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Proceedings Paper

CO2 laser damage trials on chemical vapor deposited diamond
Author(s): Charles S. James Pickles; Steven E. Coe; T. D. Madgwick; Ricardo S. Sussmann; Christopher J. H. Wort; Keith L. Lewis
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Paper Abstract

The resistance of Chemical Vapor Deposited (CVD) diamond samples to high power, continuous wave CO2 lasers has been investigated. It was found that the major possibility of failure was through thermal hoop stresses at the disc edge and these formed as a result of a thermal runaway effect in the samples. CVD diamond's uniquely high thermal conductivity means that the thermal runaway can be prevented in almost all practical applications by effective cooling of the disc edge. If this is done, the laser damage threshold becomes so high that it is difficult to accurately quantify using standard laser systems. Other parameters which determine CVD diamond's performance in IR window applications, such as: modulation transfer function, samples flatness and absorption, have also been studied.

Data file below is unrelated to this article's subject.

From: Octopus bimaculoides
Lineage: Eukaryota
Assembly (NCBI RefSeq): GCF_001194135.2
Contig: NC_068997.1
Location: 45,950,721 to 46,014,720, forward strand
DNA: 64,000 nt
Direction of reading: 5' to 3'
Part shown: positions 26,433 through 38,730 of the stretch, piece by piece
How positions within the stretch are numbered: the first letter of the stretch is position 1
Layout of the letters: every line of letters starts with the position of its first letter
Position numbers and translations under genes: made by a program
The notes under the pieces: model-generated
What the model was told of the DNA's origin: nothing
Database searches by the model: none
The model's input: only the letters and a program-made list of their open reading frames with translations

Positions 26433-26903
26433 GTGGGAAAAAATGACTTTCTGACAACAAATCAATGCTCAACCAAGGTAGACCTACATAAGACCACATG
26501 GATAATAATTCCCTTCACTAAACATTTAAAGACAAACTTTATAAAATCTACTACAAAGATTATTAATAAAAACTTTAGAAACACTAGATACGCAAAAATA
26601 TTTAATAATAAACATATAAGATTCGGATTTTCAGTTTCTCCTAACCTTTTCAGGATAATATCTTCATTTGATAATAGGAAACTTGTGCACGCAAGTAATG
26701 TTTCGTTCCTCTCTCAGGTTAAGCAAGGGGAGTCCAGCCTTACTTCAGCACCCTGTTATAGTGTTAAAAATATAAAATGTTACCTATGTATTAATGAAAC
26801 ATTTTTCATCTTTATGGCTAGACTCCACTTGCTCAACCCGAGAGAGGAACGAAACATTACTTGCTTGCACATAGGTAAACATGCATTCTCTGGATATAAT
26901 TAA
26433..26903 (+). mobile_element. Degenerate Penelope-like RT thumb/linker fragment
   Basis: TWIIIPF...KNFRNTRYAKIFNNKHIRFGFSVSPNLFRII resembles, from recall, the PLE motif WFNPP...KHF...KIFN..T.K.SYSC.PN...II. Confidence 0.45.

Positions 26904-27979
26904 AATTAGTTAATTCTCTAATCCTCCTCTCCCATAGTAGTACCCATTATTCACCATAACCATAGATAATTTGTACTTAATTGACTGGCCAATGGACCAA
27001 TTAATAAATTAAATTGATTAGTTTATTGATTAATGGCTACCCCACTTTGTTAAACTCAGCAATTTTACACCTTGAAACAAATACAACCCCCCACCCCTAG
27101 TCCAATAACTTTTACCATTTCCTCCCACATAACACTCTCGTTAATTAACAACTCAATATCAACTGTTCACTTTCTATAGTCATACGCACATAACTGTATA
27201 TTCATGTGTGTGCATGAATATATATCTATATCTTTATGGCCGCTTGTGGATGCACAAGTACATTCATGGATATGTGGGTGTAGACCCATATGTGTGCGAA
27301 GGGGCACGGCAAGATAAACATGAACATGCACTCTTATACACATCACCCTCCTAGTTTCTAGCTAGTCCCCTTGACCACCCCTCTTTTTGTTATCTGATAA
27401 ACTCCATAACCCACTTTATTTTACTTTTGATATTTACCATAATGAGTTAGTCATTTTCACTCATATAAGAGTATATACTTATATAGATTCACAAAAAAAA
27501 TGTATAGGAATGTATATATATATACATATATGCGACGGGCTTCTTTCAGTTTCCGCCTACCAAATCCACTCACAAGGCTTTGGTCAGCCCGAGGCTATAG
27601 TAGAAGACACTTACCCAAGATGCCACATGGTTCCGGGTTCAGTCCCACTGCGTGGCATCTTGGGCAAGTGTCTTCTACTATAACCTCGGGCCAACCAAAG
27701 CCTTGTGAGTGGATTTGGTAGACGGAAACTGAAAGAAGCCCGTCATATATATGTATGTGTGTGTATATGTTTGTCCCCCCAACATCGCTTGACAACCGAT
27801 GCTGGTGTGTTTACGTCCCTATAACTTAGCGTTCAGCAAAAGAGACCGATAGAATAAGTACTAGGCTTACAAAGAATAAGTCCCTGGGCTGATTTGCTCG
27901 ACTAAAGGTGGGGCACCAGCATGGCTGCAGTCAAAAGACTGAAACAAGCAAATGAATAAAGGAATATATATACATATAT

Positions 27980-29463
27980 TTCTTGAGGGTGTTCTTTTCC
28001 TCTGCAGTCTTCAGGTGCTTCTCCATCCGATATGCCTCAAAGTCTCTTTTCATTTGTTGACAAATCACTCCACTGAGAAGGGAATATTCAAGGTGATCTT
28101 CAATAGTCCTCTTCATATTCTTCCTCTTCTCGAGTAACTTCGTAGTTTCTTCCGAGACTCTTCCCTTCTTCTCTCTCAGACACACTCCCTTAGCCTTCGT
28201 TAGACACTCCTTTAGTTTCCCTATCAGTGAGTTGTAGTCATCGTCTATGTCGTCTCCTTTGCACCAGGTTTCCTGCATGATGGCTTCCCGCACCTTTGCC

Paper Details

Date Published: 3 March 2000
PDF: 11 pages
Proc. SPIE 3902, Laser-Induced Damage in Optical Materials: 1999, (3 March 2000); doi: 10.1117/12.379323
Show Author Affiliations
Charles S. James Pickles, De Beers Industrial Diamond Div. (UK) Ltd. (United Kingdom)
Steven E. Coe, De Beers Industrial Diamond Div. (UK) Ltd. (United Kingdom)
T. D. Madgwick, De Beers Industrial Diamond Div. (UK) Ltd. (United Kingdom)
Ricardo S. Sussmann, De Beers Industrial Diamond Div. (UK) Ltd. (United Kingdom)
Christopher J. H. Wort, De Beers Industrial Diamond Div. (UK) Ltd. (United Kingdom)
Keith L. Lewis, Defence Evaluation and Research Agency Malvern (United Kingdom)


Published in SPIE Proceedings Vol. 3902:
Laser-Induced Damage in Optical Materials: 1999
Gregory J. Exarhos; Arthur H. Guenther; Mark R. Kozlowski; Keith L. Lewis; M. J. Soileau, Editor(s)

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